For You, for Me
|For You, For Me|
|North American tour by Kylie Minogue|
|Start date||30 September 2009|
|End date||13 October 2009|
|Kylie Minogue tour chronology|
For You, For Me (promoted as KylieUSA2009) was the tenth concert tour by Australian singer Kylie Minogue. This was Minogue's first concert tour in North America. The concert has received very favorable reviews from music critics. Despite previous criticism of touring this territory by Minogue and her management, the tour grossed over three million dollars. It was the follow on tour aiding her tenth studio album, and promoting her previous world tour, which didn't tour in North America.
In 2002, there was speculation Minogue would bring her Fever tour to the U.S. and Canada, after the success of Fever and its singles in those territories. It was originally believed Minogue did not want to scale down the show for smaller venues but later revealed she was swayed by her management to not perform in the U.S. and Canada. However, Minogue did tour the U.S. with Jingle Ball, an annual concert festival produced on by KIIS-FM, visiting Boston, Anaheim, Houston, Miami, Philadelphia, New York City, and Seattle.
The tour was officially announced via Billboard on 6 May 2009. Minogue stated, "I’ve wanted to tour in America and Canada for years now and know that fans have been waiting a long time for this. I’m thrilled that the opportunity has finally arrived." Bill Silva (CEO of Bill Silva Presents) stated, "Kylie has such a successful career outside of North America that it has taken quite a while to find a window in her schedule for the U.S. and Canada. Her amazing fans in North America will be well rewarded for their patience when they experience her show and its entire spectacle." Minogue promoted the tour on the fourth hour of the Today Show in New York stating that she's always wanted to tour the US, but it was a constant battle with her manager. During an interview with BlackBook Magazine Minogue spoke about her fanbase in North America: "The fans in America aren’t great in number, but they’re great in spirit. And they’ve been so patient. I think I really shocked them when I said I was touring, because they’ve become accepting of the fact that it was never going to happen. But I meant it, all the years I spent saying I would love to tour the States" and what they should expect from the tour: "I decided not to go somewhere I’ve never been before, direction-wise, because American audiences haven’t seen my live shows for the most part. So we decided—and I guess it works well in these financial times—to bring with us a “best of” my different tours". Jean Paul Gaultier created some of the outfits for the show.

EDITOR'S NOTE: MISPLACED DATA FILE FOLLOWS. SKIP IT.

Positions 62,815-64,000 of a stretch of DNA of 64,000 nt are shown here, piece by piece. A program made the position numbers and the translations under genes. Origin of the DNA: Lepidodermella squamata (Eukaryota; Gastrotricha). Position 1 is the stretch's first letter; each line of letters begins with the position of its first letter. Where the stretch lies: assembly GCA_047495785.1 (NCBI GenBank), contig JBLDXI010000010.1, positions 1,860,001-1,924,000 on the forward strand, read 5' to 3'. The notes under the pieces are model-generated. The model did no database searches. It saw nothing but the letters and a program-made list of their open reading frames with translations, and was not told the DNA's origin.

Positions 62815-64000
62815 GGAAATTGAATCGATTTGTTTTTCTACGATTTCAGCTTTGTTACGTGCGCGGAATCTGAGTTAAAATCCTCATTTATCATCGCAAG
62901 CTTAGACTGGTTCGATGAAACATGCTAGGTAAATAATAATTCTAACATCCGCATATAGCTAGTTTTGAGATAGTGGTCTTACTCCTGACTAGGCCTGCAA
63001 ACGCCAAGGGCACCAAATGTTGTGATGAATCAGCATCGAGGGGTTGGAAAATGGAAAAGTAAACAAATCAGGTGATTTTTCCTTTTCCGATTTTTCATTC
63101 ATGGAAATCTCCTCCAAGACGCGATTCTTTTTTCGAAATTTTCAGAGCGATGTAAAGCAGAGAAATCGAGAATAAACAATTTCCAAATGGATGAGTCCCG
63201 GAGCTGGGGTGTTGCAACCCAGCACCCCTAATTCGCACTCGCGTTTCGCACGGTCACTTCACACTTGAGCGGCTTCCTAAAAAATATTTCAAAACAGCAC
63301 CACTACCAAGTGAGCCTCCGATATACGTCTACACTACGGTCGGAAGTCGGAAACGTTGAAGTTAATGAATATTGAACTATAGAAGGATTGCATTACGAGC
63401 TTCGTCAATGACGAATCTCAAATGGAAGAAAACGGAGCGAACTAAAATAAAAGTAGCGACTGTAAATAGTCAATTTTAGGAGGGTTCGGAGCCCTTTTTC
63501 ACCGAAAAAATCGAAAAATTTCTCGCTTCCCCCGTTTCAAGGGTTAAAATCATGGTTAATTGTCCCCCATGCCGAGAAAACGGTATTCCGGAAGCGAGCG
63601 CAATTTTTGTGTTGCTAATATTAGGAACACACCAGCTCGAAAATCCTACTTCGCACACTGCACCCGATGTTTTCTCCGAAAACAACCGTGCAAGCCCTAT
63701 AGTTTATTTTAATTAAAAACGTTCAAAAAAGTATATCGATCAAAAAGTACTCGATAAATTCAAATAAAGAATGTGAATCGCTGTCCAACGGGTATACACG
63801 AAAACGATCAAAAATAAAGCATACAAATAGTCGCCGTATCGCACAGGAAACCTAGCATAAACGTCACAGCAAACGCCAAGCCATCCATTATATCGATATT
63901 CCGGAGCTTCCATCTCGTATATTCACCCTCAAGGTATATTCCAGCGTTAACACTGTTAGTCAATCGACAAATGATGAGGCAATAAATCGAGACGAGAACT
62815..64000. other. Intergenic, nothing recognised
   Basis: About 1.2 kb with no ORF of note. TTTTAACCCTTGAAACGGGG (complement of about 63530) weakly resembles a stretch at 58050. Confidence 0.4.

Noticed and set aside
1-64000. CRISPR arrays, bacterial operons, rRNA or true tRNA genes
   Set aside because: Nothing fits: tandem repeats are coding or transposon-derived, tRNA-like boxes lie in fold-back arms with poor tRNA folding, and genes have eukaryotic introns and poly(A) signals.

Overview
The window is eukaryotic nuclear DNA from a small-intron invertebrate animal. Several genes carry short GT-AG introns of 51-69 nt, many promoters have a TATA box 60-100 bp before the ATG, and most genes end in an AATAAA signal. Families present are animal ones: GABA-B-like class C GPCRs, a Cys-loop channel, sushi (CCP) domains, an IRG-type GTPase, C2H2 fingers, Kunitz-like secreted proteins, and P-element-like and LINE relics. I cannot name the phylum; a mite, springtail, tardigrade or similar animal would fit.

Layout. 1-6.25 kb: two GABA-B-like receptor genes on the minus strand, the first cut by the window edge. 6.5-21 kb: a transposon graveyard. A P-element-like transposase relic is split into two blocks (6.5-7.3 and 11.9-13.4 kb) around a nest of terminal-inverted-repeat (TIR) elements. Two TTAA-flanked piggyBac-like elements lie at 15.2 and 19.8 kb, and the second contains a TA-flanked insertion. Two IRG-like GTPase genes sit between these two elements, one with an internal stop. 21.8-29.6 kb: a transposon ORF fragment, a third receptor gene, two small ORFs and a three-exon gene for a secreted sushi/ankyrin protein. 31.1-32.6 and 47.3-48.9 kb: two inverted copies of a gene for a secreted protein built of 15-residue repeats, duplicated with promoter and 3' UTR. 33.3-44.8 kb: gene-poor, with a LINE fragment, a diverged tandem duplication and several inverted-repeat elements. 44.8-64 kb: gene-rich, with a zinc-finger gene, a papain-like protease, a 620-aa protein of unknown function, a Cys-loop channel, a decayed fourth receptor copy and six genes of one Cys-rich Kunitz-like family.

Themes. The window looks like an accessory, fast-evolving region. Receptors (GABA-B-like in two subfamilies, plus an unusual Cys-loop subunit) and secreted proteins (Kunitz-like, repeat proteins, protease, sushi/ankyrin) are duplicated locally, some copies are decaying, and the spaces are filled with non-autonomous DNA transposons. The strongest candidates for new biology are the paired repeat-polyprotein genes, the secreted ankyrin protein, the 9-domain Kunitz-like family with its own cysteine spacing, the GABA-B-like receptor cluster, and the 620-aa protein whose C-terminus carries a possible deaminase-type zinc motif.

Minogue later commented on the tour, stating, "It was a micro-tour, but I’ve got to tell you it was so rewarding [...] It was a mission from the heart… It was like… setting my wallet on fire because basically it just made no financial sense to do it, but I just reached a point where I thought, ‘That’s it! I just wanna!’ I got a lot of reward from it. Right back to the heart, so it was amazing."
- Act 1
- "Overture" (contains elements of "Over the Rainbow", "Somewhere" and "The Sound of Music") (Instrumental Introduction)
- "Light Years"
- "Come into My World"
- "In Your Eyes"
- Act 2
- "Shocked" (contains excerpts from: "Do You Dare?", "It's No Secret", "Give Me Just a Little More Time", "Keep on Pumpin' It" and "What Kind of Fool (Heard All That Before)")
- "What Do I Have to Do?" (contains excerpts from "I'm Over Dreaming (Over You)".)
- "Spinning Around" (contains excerpts from and elements of "Finally", "Fascinated", "The Real Slim Shady", "Buffalo Gals", "Ride on Time" and "Such a Good Feeling")
- "Better Than Today"
- Act 3
- "Like a Drug"
- "Can't Get You Out of My Head" ("Greg Kurstin Mix" along with excerpts from "Boombox")
- "2 Hearts"
- Act 4
- "Red Blooded Woman" (contains excerpts from "Where the Wild Roses Grow")
- "Heart Beat Rock" (contains elements of "Nu-di-ty" and "Slow", along with excerpts from "Mickey") (Dance Interlude) 
- Act 5
- "White Diamond Theme" (contains excerpts from various films including: "The Wizard of Oz", "Casablanca", "A Streetcar Named Desire", Sunset Boulevard, "All About Eve", "Beyond the Forest" and "Mommie Dearest", as well as quotes from Judy Garland, Marilyn Monroe, Bette Davis, Katharine Hepburn and Jayne Mansfield) (Video Interlude)